Ainsdale Mill, built circa 1800 on the site of an earlier wooden mill, was an impressive - and functional - landmark until its closure in 1965 and later demolition. A branch railway line from Ainsdale railway station served the mill during its operating years.

Ainsdale boating lake, along with the beach itself, were popular tourist attractions, and thus Lakeside Hotel (now known as The Sands) was built to accommodate those wishing to stay in the area. However, a large campsite was also well populated in the busiest periods of the year.

In the village green there is a war memorial that commemorates the lives of forty-four Ainsdale residents killed as a result of the First World War.

Transport[edit]

The locality is served by Ainsdale railway station, which is situated on the Northern Line of the Merseyrail network, linking Southport to Liverpool. Trains operate every 15 minutes in each direction from early morning to late evening. Winter Sunday services is half-hourly.

Frequent bus services passing through Ainsdale are provided by Arriva, including:
• 44/44A Crossens - Formby
• 47 Crossens - Liverpool
20 minutes weekday daytime, less frequent evenings • 49 Crossens - Woodvale 12 minutes daytime, half-hourly evenings,slightly less frequent daytime on Sundays Additional services provided by Stagecoach Preston-Tarleton-Banks-Southport-Birkdale-Ainsdale-Formby-Crosby-Bootle X2 route half-hourly weekday daytimes, Sundays, restricted in evenings, early finish Sundays.[8]

Recreation and sports[edit]

Kitesurfing at Ainsdale beach

Sport in Ainsdale is represented in various streams such as football, cricket, bowls, pool and chess. The village is also the home of the famous Southport and Ainsdale Golf Club.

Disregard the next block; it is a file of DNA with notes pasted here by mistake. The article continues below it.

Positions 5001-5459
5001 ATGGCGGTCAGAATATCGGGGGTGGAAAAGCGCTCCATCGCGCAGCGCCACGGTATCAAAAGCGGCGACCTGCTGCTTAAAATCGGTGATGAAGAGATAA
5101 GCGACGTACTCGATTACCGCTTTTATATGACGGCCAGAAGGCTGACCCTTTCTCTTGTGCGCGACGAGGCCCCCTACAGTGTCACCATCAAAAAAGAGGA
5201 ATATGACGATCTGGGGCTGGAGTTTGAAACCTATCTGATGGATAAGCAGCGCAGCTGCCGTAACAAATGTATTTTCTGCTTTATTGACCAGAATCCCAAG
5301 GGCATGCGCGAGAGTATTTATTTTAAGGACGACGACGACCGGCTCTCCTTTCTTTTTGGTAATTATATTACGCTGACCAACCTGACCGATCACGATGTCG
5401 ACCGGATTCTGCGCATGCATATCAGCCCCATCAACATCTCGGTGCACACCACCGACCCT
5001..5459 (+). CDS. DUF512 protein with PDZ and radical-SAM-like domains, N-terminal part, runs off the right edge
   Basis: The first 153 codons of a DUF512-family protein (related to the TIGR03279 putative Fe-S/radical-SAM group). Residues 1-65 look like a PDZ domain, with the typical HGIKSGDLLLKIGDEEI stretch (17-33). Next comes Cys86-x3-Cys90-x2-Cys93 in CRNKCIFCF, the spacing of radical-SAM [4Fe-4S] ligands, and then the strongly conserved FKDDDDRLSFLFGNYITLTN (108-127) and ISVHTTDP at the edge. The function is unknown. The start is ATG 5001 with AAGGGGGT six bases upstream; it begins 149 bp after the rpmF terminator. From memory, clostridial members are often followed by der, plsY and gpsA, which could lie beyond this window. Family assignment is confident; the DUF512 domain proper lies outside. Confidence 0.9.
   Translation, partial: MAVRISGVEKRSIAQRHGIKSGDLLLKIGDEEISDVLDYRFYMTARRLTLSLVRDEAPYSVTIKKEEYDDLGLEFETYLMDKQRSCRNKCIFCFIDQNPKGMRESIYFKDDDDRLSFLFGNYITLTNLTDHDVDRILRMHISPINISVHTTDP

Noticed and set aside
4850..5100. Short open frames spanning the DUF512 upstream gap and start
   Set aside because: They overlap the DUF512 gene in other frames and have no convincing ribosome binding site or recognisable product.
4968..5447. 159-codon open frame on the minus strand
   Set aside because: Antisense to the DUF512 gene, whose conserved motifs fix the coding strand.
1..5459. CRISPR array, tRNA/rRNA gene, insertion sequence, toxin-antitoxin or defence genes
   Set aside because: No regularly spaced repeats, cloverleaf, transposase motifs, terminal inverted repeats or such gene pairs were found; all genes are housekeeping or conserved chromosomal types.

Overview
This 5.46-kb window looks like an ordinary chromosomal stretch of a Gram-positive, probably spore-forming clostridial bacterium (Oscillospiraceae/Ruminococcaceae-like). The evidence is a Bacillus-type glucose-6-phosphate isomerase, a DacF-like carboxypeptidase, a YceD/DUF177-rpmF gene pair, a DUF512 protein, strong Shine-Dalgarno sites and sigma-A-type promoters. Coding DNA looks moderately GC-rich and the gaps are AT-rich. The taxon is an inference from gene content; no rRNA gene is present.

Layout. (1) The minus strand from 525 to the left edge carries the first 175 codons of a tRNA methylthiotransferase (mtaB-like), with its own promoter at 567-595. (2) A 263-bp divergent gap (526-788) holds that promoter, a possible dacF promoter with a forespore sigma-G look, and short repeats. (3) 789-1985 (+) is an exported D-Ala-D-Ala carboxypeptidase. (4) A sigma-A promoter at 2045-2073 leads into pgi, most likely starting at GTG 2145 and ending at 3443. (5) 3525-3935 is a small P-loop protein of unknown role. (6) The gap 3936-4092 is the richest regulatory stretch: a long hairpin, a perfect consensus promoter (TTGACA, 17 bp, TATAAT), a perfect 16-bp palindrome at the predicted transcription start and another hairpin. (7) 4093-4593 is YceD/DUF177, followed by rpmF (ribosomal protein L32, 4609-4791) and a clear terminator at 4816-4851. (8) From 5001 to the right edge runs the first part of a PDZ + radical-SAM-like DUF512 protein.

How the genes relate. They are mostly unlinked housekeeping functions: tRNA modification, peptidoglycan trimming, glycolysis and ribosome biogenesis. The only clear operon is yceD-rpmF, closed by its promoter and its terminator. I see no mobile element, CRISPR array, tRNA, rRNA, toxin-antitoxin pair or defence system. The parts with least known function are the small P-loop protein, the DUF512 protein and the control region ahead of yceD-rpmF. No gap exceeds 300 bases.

The football section of Ainsdale Sports and Social Club namely Southport & Ainsdale Amateurs AFC host teams from Under 6 up to Under 18 and Open Age Teams. The senior first team play in the Premier Division of the Mid Lancashire League. Ainsdale Cricket Club play in the successful Liverpool Competition. The club also has three All weather 3G pitches as part of its set up.

Every year at the start of July Ainsdale Horticultural Society hold a village show. This highly successful local event showcases local growers produce in an horticultural competition and hosts many other events by local people.

Ainsdale beach is designated by Sefton Council as a kite beach where kitesurfing and land-based kite traction activities are allowed.[9]

The Sefton coastal path and the Trans Pennine Trail both pass through Ainsdale. A number of waymarked nature trails are also accessible from the town. These trails allow access to the Ainsdale Sand Dunes, designated as one of the National Nature Reserves in England. This nature reserve also comprises part of a Ramsar site.[10][11]

Notable people[edit]

References[edit]

  1. ^ a b 2001 Census: Ainsdale, Office for National Statistics, retrieved 24 October 2007 
  2. ^ Ainsdale On-line, retrieved 24 October 2007 
  3. ^ Vikings In Lancashire, Formby Civic Society, 4 March 2004, archived from the original on 30 September 2011, retrieved 24 October 2007 
  4. ^ Harrop, Sylvia (1985), Old Birkdale and Ainsdale, Birkdale and Ainsdale Historical Research Society, 1st ed., pp. 1–13, ISBN 0-9510905-0-X 
  5. ^ Harrop, Sylvia (1985), Old Birkdale and Ainsdale, Birkdale and Ainsdale Historical Research Society, 1st ed., pp. 120–127, ISBN 0-9510905-0-X 
  6. ^ Disused Station UK, retrieved 26 July 2015 
  7. ^ Your Councillors by Ward, Sefton Council. Retrieved on 24 May 2010
  8. ^ current locsl Merseytravel timetables
  9. ^ Kitebeach Ainsdale-on-Sea Rules and Conditions of usage, Sefton Metropolitan Borough Council, archived from the original on 26 September 2006, retrieved 23 March 2008 
  10. ^ Ramsar sites in the UK, Joint Nature Conservation Committee, retrieved 23 March 2008 
  11. ^ Natural England: Special Sites, Natural England, retrieved 23 March 2008 

External links[edit]